The Gantners appeal the Tax Court's ruling denying deductions and tax credits for computer equipment.
In addition to his involvement in the stock market, David E. Gantner was president and a shareholder of North Star Driving School, Inc. during 1980 and 1981. North Star was in the business of selling driving lessons. Gantner and Lee B. Whited each owned fifty percent of the stock of North Star and were equally compensated.
Beginning in 1979, Gantner purchased computer equipment and software. All but one of the computers were used at North Star, which made no rental payments to Gantner for use of the computers. There was no written agreement between Gantner and Whited concerning the computers. The Gantners claimed deductions and investment credits for the computer items on their amended 1980 and their 1981 tax returns. The Commissioner disallowed all the deductions and credits. The Tax Court allowed only five percent of the deductions and credits, finding that ninety-five percent of the computer expenses were connected with the business of North Star. The court also found that the expenses were not incurred by Gantner as ordinary and necessary expenses of his trade or business as an employee of North Star but were contributions to the capital of North Star made by him in his capacity as a fifty-percent owner.
On appeal, Gantner asserts that he purchased the computers pursuant to an oral agreement between North Star and the officers that obliged him to purchase his own equipment for his position at North Star. The Gantners rely on Lockwood v. Commissioner , 29 T.C.M. (CCH) 618 (1970), to support their contention that they should be able to claim the computer expenses on their individual tax returns. In Lockwood , the court found that the taxpayer was required to incur expenses on behalf of the corporation without expectation for reimbursement and that his expenses were deductible as ordinary and necessary expenses of serving as an officer of his trade or business. In Lockwood , however, the taxpayer was not a shareholder of the corporation, as Ganter is of North Star.
A corporation is treated as a separate entity from its shareholders for tax purposes. Moline Properties, Inc. v. Commissioner , 319 U.S. 436, 438√39, 63 S.Ct. 1132, 1133√34, 87 L.Ed. 1499 (1943). A shareholder is not entitled to a deduction from his individual income for payment of corporate expenses. Deputy v. du Pont , 308 U.S. 488, 494, 60 S.Ct. 363, 366, 84 L.Ed. 416 (1940). A shareholder cannot convert a business expense of his corporation into a business expense of his own simply by agreeing to bear such an expense, Harding v. Commissioner , 29 T.C.M. (CCH) 789 (1970), or by failing to seek reimbursement. Podems v. Commissioner , 24 T.C. 21 (1955).
Gantner did not meet his burden of proving that he was required to purchase the computer. The purchase of computer items cannot be converted into a personal business expense simply by agreeing with officers of North Star that they should be so treated or by failing to seek reimbursement. Since Gantner was a shareholder of North Star and therefore had a corresponding interest in the success of the corporation, we consider his expenditures for computer equipment to be contributions to the capital of North Star. Accordingly, we affirm the Tax Court's decision denying Gantner deductions and tax credits for computer expenses.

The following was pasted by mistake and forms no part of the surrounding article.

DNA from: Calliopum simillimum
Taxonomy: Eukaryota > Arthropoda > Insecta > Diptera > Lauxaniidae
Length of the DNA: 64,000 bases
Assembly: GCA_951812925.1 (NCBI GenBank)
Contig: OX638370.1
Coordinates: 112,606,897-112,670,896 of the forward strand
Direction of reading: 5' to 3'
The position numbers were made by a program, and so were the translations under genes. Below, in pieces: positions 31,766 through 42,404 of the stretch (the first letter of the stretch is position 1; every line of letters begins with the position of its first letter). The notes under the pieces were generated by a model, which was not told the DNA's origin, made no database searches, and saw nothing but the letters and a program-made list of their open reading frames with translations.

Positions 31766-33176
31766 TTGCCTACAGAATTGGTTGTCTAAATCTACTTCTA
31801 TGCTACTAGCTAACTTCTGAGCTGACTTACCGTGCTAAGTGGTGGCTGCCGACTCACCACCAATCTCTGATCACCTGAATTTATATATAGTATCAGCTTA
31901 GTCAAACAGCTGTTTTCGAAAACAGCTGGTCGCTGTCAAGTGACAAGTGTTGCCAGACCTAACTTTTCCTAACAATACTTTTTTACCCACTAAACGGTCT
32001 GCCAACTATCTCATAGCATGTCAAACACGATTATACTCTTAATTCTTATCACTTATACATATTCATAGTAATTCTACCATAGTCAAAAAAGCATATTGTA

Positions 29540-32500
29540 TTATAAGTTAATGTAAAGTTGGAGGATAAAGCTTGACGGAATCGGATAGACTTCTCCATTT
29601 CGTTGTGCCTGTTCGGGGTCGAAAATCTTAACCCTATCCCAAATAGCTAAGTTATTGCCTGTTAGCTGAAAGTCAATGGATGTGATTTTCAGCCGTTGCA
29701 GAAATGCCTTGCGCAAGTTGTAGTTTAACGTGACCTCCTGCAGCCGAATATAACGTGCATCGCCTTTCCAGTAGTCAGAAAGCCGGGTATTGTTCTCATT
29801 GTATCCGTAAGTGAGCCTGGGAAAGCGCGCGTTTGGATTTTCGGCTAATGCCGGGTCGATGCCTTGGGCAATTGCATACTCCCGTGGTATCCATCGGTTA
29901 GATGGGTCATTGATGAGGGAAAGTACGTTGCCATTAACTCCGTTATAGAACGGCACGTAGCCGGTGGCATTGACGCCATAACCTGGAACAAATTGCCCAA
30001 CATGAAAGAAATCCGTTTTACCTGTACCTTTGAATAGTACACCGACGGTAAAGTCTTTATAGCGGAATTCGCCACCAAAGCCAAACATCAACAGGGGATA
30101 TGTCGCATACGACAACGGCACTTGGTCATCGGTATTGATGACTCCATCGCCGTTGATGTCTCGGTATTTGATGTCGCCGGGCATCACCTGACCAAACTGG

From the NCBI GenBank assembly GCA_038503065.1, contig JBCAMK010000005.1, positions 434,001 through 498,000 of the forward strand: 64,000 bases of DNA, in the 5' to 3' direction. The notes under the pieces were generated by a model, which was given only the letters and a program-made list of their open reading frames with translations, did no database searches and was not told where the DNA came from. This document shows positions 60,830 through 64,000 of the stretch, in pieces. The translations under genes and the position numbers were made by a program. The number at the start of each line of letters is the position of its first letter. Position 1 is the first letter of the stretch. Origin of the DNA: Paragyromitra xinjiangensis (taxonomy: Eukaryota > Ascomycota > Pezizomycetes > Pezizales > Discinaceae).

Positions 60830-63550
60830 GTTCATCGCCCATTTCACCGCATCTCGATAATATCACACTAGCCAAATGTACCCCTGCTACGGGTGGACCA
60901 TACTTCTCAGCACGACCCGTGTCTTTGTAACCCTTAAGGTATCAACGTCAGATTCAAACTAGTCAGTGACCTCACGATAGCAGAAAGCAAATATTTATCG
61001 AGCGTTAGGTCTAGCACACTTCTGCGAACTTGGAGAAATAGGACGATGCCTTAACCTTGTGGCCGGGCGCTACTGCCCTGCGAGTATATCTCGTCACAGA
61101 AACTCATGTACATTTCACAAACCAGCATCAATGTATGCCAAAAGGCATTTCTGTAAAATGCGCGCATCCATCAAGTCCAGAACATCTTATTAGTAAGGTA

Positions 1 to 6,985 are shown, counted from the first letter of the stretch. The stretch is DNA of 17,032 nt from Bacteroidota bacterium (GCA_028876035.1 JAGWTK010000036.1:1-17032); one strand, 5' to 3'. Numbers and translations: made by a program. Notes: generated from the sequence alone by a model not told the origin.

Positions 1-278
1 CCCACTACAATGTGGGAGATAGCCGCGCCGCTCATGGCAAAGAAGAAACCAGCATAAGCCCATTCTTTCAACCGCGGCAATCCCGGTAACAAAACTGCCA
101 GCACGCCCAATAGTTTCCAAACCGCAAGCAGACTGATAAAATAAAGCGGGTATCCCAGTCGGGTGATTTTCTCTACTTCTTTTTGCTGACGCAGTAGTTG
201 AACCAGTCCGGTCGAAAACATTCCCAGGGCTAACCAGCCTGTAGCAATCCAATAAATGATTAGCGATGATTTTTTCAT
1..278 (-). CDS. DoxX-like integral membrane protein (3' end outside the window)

The Gantners next assert that the Tax Court erroneously imposed an increased interest rate for substantial underpayment of taxes attributable to tax motivated transactions.
The Tax Court found, and the Gantners do not dispute, that they incurred an income tax deficiency for 1980 by making gold commodity futures tax straddle transactions that were tax motivated. See 26 U.S.C. ╖ 6621(c). Part of that liability remained unpaid as of December 31, 1984. Under 26 U.S.C. ╖ 6621(c), interest accrues at a rate twenty percent higher than the normal rate for deficiencies from tax motivated transactions not paid by December 31, 1984.
The Gantners seek to be excused from paying the interest because an Internal Revenue agent to whom they had submitted an amended 1980 tax return in September 1983 failed to file the return. In March 1984, the Commissioner notified the Gantners that the amended 1980 return had not been filed. Thereafter, they submitted a copy of their amended 1980 return directly with the Internal Revenue Service in June 1984. The Tax Court held that "any act of the revenue agent in filing or not filing" the Gantners' amended 1980 return would have "no effect on the accrual of interest." Gantner v. Commissioner , 91 T.C. 713, 732 (1988).
We agree with the Tax Court that because the Gantners did not pay the total underpayment attributable to the gold straddles on or before December 31, 1984, they are liable for increased interest pursuant to section 6621(c).
The Gantners also appeal the Tax Court's decision denying them litigation costs. Having prevailed on the issue of the sale of options, the Gantners asked the Tax Court to award them litigation costs under 26 U.S.C. ╖ 7430. To recover litigation costs under section 7430, Gantner must show, inter alia , that "the position of the United States in the proceeding was not substantially justified." See 26 U.S.C. ╖ 7430. The court denied their motion, finding that the Commissioner's underlying position in the litigation, although not accepted by the court, was "substantially justified." Gantner v. Commissioner , 92 T.C. 192, 198 (1989).
We agree that the Commissioner's position in this litigation≈asserting that options are securities for purposes of section 1091≈although ultimately rejected by the Tax Court and this court, had a reasonable basis in law and was therefore substantially justified. We therefore affirm the Tax Court's denial of litigation costs to the Gantners.
The Tax Court's decision is affirmed.